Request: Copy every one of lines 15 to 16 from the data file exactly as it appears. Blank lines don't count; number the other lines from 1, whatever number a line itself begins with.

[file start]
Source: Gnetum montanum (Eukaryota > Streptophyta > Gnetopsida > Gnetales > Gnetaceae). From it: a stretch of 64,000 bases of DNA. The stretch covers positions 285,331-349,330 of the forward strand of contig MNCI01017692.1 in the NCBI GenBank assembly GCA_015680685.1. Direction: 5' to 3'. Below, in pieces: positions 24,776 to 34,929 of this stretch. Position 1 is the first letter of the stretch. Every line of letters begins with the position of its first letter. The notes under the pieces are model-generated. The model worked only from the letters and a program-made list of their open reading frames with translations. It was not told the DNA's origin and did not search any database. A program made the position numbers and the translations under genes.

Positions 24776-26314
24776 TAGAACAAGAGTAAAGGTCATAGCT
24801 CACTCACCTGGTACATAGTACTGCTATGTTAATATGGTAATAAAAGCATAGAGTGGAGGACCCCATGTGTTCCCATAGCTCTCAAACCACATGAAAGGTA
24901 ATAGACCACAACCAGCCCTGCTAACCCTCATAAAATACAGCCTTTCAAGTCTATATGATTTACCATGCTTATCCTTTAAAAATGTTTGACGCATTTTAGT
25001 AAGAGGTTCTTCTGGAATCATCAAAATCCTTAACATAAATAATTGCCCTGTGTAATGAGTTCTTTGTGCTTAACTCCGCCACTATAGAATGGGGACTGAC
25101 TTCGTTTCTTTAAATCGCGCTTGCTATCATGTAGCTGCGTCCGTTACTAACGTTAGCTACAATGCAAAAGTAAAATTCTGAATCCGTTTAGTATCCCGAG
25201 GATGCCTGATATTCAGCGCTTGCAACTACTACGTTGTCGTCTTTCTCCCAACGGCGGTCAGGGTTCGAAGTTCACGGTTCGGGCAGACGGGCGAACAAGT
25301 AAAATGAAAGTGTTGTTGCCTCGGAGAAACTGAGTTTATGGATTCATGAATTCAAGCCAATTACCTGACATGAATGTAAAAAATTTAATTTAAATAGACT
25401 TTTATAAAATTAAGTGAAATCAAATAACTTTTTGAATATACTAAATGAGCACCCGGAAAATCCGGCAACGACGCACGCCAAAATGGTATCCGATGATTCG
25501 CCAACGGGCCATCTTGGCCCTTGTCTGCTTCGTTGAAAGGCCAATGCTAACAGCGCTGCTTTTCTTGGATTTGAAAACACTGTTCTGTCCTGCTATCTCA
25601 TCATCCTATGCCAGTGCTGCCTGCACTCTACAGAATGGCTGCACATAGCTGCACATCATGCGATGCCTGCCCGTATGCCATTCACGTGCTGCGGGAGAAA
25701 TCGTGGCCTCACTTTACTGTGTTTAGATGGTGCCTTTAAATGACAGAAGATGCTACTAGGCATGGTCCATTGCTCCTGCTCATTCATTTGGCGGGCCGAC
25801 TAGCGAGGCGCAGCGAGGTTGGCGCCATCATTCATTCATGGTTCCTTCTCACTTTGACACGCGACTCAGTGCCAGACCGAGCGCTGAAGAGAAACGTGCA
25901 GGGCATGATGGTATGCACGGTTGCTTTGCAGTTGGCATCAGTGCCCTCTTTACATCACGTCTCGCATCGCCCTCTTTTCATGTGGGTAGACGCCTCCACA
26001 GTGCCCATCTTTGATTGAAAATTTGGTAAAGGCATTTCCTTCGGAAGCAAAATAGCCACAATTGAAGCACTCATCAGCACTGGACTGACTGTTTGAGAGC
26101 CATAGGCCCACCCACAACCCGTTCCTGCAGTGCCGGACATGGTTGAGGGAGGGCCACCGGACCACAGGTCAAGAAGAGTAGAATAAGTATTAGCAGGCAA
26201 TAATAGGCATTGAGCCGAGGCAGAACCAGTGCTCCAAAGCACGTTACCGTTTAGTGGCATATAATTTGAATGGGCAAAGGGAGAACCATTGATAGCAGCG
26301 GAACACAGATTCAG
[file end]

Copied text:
25901 GGGCATGATGGTATGCACGGTTGCTTTGCAGTTGGCATCAGTGCCCTCTTTACATCACGTCTCGCATCGCCCTCTTTTCATGTGGGTAGACGCCTCCACA
26001 GTGCCCATCTTTGATTGAAAATTTGGTAAAGGCATTTCCTTCGGAAGCAAAATAGCCACAATTGAAGCACTCATCAGCACTGGACTGACTGTTTGAGAGC